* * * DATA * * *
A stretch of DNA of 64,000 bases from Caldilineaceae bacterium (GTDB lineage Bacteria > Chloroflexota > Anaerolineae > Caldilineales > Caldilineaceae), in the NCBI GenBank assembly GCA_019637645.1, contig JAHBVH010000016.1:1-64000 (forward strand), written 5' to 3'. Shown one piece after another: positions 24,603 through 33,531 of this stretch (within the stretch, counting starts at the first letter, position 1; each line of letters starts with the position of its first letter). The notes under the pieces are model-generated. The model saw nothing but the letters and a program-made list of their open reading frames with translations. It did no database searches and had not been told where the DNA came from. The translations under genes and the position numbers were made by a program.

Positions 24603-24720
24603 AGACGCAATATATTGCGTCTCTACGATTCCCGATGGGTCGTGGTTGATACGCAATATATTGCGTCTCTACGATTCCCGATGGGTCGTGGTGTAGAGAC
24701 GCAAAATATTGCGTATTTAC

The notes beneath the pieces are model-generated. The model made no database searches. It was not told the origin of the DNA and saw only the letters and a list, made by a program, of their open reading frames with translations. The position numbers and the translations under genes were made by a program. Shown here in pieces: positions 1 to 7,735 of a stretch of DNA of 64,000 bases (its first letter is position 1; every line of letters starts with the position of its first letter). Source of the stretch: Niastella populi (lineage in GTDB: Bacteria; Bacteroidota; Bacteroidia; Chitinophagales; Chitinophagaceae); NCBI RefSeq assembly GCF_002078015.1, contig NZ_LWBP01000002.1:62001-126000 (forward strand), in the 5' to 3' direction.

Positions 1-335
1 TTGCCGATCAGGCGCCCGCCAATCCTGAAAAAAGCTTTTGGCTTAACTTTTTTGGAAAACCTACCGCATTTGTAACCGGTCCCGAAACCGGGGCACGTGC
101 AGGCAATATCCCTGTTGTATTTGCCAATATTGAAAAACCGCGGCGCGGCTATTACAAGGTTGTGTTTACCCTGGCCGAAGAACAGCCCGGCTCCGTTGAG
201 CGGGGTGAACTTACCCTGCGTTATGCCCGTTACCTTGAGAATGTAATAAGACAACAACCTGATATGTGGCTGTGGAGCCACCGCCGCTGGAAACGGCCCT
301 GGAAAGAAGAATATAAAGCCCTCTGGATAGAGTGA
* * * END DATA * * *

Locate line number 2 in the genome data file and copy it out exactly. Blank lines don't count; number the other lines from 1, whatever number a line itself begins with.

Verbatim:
Positions 24603-24720